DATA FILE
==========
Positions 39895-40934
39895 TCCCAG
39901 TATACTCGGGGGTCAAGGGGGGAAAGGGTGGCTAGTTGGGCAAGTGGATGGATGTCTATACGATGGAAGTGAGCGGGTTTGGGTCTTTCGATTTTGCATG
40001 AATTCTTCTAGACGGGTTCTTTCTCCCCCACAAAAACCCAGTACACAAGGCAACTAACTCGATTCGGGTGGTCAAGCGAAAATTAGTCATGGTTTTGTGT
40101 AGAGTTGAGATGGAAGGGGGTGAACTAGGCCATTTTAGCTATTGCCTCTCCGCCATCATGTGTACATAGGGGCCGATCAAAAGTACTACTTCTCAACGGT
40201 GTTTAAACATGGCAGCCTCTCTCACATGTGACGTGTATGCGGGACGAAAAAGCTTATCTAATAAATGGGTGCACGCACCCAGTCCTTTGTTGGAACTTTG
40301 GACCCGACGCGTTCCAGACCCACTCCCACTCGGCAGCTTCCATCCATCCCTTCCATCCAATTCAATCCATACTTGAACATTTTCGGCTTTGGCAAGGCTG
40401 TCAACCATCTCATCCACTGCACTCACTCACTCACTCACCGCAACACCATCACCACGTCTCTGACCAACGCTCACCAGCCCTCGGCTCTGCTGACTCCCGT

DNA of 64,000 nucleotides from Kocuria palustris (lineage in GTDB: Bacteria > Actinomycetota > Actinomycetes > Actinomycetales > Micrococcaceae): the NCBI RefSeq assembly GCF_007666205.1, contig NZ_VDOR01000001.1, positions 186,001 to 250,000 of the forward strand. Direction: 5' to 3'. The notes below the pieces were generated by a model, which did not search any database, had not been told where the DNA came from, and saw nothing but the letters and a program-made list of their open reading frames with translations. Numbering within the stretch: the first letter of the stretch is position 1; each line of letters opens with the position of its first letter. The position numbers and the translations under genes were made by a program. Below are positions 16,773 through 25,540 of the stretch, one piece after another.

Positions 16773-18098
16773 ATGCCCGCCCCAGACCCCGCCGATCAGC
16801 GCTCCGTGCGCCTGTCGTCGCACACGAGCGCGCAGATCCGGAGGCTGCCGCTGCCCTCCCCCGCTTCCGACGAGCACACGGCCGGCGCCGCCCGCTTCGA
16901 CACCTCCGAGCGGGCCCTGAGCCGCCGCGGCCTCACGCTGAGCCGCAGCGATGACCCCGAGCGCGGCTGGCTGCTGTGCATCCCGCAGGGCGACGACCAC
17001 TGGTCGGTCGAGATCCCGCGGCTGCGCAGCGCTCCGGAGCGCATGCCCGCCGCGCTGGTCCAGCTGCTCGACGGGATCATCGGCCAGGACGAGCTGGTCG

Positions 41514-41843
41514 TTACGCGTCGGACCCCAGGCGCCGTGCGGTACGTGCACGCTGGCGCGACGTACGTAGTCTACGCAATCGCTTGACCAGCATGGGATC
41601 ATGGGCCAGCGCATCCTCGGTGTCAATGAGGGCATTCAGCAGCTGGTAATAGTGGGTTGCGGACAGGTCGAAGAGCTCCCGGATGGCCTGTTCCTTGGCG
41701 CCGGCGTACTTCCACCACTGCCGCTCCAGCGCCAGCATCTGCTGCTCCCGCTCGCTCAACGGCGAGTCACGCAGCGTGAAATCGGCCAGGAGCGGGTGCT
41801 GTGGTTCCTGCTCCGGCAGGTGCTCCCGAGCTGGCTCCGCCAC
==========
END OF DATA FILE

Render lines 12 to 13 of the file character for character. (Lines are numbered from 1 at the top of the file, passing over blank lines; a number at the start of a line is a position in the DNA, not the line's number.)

16801 GCTCCGTGCGCCTGTCGTCGCACACGAGCGCGCAGATCCGGAGGCTGCCGCTGCCCTCCCCCGCTTCCGACGAGCACACGGCCGGCGCCGCCCGCTTCGA
16901 CACCTCCGAGCGGGCCCTGAGCCGCCGCGGCCTCACGCTGAGCCGCAGCGATGACCCCGAGCGCGGCTGGCTGCTGTGCATCCCGCAGGGCGACGACCAC